The "Value Meal" Bundle

By Christie Walker
The story of Goofus and Gallant in this issue of LabTalk was a fun way to illustrate best practices for dispensing eye wear. The problem for labs, however, is and has always been how to get your clients to use these best practices in their office. When I first entered the eye wear industry twelve years ago, Joe Bruneni was banging the drum for making eye wear recommendations from the chair, handing out prescriptions with specific recommendations for AR, sunglasses and lens material, and explaining to patients why they needed these products. Here it is 2009, and the problems are the same—doctors are NOT making recommendations from the chair, and they’re NOT handing out multiple prescriptions. So what’s a lab to do?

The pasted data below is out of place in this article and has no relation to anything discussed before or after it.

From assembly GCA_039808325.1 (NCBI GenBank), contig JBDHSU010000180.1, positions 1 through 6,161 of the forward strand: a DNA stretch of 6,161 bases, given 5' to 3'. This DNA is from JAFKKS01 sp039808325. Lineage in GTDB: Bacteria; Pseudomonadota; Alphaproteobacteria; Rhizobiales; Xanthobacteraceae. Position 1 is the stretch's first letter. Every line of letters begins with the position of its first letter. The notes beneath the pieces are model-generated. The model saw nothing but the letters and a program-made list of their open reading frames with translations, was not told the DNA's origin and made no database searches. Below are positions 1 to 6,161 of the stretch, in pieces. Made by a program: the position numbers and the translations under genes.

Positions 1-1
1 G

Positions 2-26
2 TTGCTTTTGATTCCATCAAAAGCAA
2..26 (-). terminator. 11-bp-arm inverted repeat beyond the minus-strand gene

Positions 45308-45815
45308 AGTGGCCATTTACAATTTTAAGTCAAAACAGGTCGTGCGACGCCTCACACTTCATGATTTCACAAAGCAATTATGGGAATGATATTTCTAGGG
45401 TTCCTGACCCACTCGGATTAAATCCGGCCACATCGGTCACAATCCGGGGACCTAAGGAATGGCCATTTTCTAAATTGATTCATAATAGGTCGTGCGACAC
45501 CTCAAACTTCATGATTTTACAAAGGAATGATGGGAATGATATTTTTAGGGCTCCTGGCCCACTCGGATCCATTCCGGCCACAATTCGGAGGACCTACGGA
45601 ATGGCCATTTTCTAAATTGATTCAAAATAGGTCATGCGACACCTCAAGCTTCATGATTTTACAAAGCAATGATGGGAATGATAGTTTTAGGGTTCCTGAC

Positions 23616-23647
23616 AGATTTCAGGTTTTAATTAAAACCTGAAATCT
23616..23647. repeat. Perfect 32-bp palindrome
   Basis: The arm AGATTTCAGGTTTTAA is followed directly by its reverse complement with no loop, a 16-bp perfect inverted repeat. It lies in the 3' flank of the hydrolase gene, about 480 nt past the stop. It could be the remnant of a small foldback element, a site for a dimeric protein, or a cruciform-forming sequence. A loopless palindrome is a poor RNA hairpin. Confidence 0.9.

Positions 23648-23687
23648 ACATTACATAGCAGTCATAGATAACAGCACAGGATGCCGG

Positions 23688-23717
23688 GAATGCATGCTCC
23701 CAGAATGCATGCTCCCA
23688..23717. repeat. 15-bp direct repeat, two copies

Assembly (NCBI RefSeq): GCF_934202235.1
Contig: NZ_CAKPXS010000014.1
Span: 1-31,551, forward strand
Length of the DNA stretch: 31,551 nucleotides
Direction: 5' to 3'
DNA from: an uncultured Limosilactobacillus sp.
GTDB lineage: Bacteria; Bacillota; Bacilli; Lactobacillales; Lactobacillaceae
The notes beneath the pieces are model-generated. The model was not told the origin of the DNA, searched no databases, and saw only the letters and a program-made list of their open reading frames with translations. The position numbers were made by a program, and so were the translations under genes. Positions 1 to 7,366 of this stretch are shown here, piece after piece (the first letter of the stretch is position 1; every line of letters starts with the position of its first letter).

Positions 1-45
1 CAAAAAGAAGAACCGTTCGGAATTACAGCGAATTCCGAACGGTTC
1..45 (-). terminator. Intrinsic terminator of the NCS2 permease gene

Aside from holding a gun to the doctor’s head, I don’t think you’re going to be able to change the way doctors conduct their exam. So for the time being, let’s bypass the doctor and move straight to the dispensary. Labs have become the ipso facto educators of dispensary staff.

Understanding that it’s easier to sell two pair of glasses to someone already sitting in front of you than to drum up new patients, labs have been promoting the concept of the second pair sale for as long as I can remember. Everyone needs a pair of sunglasses. Most people could use a pair of computer glasses, and with a little probing, dispensers might find a few patients who need prescription goggles for skiing or snorkeling.

One way labs can make the job of the dispenser easier is to offer product bundles—a Sun and Sports package; an Office or Task package; and a Kids or Safety package. Consumers understand packages. McDonalds calls its package deal a Value Meal; Taco Bell…a Meal Deal. By bundling the hamburger, French fries and drink together, you receive more for less. People get that. Car dealers do the same thing.

It’s a package of products that when bundled together gives the customer everything they need, at a lower cost than buying the items a la cart.